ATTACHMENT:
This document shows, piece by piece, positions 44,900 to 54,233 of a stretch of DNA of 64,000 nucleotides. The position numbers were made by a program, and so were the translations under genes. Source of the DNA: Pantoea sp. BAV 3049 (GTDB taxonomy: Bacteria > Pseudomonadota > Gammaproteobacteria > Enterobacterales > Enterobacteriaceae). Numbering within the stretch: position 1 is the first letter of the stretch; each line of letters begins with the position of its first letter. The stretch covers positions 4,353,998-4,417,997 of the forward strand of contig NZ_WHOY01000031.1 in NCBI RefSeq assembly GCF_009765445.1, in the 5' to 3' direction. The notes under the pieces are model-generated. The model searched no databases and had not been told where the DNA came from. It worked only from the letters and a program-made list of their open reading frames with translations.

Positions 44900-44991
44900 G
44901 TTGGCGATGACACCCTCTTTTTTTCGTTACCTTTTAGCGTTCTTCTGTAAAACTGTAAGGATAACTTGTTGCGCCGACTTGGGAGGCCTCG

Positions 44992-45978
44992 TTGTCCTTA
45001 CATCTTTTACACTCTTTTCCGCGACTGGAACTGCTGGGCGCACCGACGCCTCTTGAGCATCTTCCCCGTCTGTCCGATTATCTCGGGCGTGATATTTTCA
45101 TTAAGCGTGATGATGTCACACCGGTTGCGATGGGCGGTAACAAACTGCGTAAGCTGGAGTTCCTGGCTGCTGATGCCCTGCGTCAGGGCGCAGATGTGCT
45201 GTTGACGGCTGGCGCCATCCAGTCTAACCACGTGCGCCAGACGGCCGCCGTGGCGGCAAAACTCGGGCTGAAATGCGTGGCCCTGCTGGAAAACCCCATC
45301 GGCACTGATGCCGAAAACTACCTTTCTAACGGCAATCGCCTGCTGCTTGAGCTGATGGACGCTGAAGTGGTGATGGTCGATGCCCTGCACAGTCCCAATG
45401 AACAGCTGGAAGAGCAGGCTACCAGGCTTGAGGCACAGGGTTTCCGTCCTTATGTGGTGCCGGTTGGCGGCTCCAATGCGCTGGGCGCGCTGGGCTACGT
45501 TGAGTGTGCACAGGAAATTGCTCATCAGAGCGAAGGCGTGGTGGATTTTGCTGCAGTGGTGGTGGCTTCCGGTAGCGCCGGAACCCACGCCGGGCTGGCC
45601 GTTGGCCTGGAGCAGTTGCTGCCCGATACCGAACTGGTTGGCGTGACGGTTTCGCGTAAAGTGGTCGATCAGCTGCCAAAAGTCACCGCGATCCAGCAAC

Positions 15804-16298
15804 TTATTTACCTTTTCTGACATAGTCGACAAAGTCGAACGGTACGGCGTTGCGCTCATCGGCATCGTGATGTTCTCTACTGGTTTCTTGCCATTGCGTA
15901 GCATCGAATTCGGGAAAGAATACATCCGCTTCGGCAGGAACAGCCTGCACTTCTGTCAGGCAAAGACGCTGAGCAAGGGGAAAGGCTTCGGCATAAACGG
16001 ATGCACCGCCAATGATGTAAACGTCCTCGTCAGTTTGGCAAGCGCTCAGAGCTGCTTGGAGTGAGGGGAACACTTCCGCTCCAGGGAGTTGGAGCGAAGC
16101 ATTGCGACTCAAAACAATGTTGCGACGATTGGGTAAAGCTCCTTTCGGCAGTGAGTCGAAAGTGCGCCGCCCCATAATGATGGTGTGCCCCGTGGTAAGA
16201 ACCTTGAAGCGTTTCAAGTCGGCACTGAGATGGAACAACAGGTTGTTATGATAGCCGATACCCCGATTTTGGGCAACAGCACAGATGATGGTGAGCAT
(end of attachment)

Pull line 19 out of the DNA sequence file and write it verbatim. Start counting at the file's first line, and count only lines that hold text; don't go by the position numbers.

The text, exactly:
16201 ACCTTGAAGCGTTTCAAGTCGGCACTGAGATGGAACAACAGGTTGTTATGATAGCCGATACCCCGATTTTGGGCAACAGCACAGATGATGGTGAGCAT